I’m fascinated by politician-at-large Sarah Palin’s use of language. She is a brilliant communicator of indefensible ideas via wink and nod. She cultivates a vagueness that
passes as casual sincerity, but serves her with deniability.
Anyone can make a verbal slip, especially under pressure. But there’s more than that happening with her ‘North Korea’ gaffe.
“We’re not having a lot of faith that the White House is going to come out with a strong enough policy to sanction what it is that North Korea is going to do,” she said on the Fox News presenter’s nationally syndicated radio show.
“So this speaks to a bigger picture here that certainly scares me in terms of our national security policies.
“But obviously we gotta stand with our North Korean allies.”
Screen out for a moment her error in which Korea she was referring to. Consider that this is the former governor of Alaska and that she could have been our president– making foreign policy and defense decisions. Note that she doesn’t even say ‘I’. It’s some nebulous ‘We’. You and who else, Sarah?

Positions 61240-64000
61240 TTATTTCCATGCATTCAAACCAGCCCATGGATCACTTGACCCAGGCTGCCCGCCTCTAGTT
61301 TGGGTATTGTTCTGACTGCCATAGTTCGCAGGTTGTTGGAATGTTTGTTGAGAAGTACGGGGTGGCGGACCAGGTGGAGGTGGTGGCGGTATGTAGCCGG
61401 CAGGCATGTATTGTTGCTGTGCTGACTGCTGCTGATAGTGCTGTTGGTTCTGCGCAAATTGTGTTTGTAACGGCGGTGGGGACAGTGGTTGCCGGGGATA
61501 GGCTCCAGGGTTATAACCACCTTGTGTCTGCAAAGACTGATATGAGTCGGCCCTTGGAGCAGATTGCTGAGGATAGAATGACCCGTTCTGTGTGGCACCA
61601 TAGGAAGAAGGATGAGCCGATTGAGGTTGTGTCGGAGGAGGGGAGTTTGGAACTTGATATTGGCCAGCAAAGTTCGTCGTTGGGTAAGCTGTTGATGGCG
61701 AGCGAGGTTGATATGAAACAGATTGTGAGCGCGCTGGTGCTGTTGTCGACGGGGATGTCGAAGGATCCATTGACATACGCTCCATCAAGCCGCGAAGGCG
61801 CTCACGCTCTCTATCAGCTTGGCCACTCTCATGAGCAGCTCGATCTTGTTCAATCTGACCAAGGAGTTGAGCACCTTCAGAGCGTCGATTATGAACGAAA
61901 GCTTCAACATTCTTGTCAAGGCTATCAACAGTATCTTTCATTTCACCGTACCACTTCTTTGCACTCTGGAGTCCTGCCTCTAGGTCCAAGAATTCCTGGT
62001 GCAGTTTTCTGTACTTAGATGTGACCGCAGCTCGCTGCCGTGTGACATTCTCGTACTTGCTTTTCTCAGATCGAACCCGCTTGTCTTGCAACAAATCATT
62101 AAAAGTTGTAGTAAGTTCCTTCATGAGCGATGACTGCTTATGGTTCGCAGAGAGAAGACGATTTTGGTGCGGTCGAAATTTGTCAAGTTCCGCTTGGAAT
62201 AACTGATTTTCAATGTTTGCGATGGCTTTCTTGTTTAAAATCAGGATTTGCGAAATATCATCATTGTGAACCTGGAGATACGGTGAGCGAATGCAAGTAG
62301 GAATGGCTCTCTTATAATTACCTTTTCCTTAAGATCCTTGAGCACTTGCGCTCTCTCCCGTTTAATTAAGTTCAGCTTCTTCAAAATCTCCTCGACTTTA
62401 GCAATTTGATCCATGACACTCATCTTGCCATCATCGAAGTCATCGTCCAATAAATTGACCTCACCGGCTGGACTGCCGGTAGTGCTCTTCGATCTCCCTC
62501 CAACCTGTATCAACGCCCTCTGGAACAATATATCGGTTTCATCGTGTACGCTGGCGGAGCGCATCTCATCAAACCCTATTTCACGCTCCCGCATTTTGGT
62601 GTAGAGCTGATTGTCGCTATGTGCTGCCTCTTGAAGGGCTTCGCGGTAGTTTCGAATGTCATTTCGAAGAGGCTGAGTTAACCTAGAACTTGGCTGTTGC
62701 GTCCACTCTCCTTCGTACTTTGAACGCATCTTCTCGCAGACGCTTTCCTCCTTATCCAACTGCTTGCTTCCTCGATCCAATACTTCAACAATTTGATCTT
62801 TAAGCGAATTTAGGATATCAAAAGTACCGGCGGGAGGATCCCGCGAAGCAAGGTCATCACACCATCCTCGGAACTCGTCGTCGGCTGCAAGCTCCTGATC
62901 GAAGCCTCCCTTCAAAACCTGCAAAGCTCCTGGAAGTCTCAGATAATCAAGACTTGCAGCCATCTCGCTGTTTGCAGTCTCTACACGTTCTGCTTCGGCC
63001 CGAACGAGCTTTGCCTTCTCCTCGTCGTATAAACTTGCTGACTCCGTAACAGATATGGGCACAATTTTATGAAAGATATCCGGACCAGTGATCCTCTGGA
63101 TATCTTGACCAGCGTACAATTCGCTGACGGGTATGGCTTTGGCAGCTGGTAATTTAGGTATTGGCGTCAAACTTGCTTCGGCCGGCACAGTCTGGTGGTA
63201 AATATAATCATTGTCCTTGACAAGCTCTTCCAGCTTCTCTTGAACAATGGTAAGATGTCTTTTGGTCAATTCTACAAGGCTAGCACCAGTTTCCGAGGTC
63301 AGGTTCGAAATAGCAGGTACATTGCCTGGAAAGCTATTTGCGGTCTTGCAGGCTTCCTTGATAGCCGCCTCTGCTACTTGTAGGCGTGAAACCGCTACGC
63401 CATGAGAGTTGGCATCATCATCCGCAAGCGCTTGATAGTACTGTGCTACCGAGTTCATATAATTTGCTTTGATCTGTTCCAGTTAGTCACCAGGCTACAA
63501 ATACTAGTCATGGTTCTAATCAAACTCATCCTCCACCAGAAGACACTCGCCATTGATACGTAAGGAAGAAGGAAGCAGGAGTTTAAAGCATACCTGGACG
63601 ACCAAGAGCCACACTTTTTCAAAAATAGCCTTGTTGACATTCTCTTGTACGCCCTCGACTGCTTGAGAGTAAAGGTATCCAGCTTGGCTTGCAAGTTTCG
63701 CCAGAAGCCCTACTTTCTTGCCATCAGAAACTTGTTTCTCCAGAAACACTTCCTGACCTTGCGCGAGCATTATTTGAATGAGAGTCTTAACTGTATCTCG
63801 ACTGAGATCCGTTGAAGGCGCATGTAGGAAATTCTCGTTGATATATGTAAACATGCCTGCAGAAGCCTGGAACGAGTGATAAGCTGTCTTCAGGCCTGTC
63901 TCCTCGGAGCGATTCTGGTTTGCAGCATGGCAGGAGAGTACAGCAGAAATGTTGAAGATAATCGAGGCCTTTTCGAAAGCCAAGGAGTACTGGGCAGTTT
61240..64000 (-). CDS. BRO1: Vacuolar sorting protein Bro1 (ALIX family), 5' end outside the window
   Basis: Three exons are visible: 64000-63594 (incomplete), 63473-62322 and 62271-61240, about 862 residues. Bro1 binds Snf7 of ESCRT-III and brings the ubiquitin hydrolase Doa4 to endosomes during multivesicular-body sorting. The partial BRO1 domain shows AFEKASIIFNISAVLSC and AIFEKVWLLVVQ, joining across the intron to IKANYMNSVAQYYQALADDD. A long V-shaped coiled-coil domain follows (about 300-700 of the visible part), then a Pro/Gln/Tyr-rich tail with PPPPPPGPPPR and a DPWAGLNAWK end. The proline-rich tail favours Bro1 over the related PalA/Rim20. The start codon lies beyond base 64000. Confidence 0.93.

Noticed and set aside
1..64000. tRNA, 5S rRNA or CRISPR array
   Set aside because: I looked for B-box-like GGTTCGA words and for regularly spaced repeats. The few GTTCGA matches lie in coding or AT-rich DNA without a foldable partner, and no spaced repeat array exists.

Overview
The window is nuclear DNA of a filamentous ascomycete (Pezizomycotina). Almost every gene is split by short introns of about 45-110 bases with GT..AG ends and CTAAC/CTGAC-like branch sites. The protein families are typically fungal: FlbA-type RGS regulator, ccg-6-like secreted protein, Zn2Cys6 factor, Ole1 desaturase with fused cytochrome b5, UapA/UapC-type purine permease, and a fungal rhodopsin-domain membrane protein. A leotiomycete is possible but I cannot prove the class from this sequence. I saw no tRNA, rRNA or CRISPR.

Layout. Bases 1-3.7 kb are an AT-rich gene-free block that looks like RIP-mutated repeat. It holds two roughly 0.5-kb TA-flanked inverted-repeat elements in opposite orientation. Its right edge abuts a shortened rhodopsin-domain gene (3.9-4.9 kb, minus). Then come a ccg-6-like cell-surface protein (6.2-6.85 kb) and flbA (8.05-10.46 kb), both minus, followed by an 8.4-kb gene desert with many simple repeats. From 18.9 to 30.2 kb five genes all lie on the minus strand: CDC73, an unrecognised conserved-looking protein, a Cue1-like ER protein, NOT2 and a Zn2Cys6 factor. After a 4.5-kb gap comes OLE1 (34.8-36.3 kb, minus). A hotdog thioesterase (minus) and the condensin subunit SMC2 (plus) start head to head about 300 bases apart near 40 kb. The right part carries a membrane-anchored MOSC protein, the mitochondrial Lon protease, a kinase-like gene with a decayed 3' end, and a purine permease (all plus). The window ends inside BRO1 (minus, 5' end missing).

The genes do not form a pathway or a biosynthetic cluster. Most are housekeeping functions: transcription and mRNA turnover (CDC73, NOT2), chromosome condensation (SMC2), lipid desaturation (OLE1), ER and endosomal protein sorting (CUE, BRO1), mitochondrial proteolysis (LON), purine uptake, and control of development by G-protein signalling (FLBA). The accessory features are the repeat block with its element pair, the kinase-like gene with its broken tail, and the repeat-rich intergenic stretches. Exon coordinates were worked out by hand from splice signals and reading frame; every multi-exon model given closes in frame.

She’s being interviewed on the radio by Glenn Beck, who’s doing everything short of giving her a foot massage. Does she dare to say what she would actually do, or what the president should do, in this crisis? No, she just says that the situation scares her.
Well yeah, it scares everyone. But if you aspire to lead and want to criticize the president you need to put out something specific. What comes next tells a lot about how she uses language to cover her lack of knowledge.
I mean, a reasonable response would have been for her to slap her forehead and say ‘Golly– of course, I meant to say ‘South Korea’, but she doesn’t. Because at that moment she can’t get her Koreas straight even with prompting, so she runs for cover…
When the host immediately corrected her Mrs Palin repeated: “Er yeah. And we’re also bound by prudence to stand with our South Korean allies, yes.”
‘We’re also’? This doesn’t make sense. We’re not supporting both Koreas now. We are facing a belligerent North Korea that has been trouble for more than two generations. There was this Korean War she might want to read up on.
She’s good with the dig and the implication, but when it comes to risking a real opinion and saying what she would do about this crisis, she runs for cover.
Again, anyone can make a verbal slip, but how she handled it speaks volumes.